%poke), queries (
%peek), or subscriptions (
%watch). Other applications perform all of their operations on data with these basic functions.
Under the hood,
%graph-store graphs are trees of nodes numbered in descending order. This is an optimization for displaying the most recently appended content first, which is typical of social applications. Nodes contain a post, as well as another graph. That graph can either be empty, or contain the node’s children – i.e. its replies.
Since Nock only understands binary trees, these graphs don’t have cycles like other graph databases, but rather ‘virtual cycles’ where any node can refer to any other node.
- image taken from ~tacryt’s presentation
A post itself contains a list of contents, metadata, a truncated hash of the post’s noun, and signatures. The contents of the post can contain text, mentions (which hook into the notification system), URLs, executable code(!), and references to other nodes. ~tacryt also mentions future plans for supporting dynamic data content.
As a result of having a hash and signatures, all posts are cryptographically attested, not just by the post but by its children. This means that data cannot be deleted, only appended, and that you can be certain of the validity of the content. Urbit’s strong type system also means that data stored in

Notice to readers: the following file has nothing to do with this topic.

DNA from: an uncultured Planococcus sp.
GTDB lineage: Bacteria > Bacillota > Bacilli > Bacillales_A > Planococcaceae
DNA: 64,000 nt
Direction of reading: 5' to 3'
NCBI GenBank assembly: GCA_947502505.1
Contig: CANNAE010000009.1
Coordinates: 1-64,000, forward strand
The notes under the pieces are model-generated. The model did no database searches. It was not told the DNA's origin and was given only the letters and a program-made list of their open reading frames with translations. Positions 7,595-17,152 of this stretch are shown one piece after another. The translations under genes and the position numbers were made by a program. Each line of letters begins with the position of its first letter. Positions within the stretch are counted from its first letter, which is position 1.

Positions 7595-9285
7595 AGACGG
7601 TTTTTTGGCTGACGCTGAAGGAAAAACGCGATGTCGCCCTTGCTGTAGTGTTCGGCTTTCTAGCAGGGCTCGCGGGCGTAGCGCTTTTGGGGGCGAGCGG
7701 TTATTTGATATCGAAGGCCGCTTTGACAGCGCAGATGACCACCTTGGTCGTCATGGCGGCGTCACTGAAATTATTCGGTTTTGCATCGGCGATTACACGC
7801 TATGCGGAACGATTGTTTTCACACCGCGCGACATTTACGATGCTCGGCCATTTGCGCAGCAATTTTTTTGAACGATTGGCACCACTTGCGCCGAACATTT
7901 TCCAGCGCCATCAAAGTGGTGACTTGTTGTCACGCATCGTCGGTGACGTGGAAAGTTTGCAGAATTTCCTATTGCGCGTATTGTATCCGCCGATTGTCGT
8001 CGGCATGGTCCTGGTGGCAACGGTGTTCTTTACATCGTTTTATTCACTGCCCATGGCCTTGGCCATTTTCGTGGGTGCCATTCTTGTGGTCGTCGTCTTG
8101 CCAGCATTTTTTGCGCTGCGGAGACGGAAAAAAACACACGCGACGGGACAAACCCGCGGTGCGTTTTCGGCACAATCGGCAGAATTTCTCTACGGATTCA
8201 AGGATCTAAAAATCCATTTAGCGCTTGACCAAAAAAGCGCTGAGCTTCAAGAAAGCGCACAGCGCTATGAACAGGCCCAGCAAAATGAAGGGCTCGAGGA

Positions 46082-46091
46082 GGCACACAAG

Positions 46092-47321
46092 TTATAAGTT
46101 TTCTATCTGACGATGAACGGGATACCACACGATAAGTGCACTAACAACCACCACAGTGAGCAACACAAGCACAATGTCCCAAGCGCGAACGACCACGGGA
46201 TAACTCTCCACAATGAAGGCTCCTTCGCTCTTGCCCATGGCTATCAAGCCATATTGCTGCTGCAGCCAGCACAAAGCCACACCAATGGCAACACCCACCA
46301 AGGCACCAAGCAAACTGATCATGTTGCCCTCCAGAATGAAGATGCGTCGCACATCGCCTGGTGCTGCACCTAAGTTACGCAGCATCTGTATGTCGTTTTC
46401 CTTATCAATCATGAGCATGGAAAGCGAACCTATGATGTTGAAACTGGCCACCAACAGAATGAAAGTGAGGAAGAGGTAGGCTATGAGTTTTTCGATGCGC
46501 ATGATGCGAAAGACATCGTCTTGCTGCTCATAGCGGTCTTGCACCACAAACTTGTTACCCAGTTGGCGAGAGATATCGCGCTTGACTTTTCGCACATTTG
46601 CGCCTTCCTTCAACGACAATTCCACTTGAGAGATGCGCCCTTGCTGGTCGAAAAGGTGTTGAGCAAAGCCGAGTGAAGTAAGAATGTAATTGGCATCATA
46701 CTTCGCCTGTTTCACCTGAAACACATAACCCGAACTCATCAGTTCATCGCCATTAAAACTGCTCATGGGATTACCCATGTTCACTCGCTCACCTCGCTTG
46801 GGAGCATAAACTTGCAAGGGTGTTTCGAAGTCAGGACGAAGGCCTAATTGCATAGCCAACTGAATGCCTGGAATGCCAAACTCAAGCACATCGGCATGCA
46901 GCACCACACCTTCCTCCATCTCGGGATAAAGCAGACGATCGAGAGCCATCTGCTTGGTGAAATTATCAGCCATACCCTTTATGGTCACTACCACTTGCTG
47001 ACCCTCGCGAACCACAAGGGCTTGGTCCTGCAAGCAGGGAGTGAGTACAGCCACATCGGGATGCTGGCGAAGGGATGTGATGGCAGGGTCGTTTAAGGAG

%graph-store is always strongly validated.
This collection of traits is unique and powerful; it also acts as a fundamental structure that can be shared by many types of software. For example, the chatting and blogging apps within Urbit both make use of it, only applying different semantics to the content of the graph. New uses are as simple as creating a new validation schema. Cryptographic validation opens up new possibilities for what posts can do, by offering blockchain-style security and legally legible guarantees.
Most interesting to me is the possibility of collating graph content across apps; no longer will your tweets need to be siloed from your essays or music playlists. The social data you generate across disparate services will truly be a single corpus of content – one big database you can pick up and take with you, and one that actually belongs to you, even in a cryptographically verifiable sense.
%graph-store is not just limited to applications running on Urbit; Urbit has an an HTTP API with implementations in JS, Go, and Python. External clients can take advantage of it without having to program any Hoon – one could build e.g. a graph explorer application in Python, or forum webapp in JS, which interact with your graph data by querying through Airlock, Urbit’s API.
When I describe Urbit to people, I always find myself using the metaphor of a Katamari picking up all the pieces of technology spread across other peoples’ servers and hooking them into each other on your behalf;
%graph-store reflects and extends this. It’s exciting to consider what new kind of technology might come of it.
Developer Call presentation – https://www.youtube.com/watch?v=E4DFuAZQ32Y
This post is also available on Urbit, where you can post comments. Join ~matwet/networked-subject and open the Networked Subject notebook.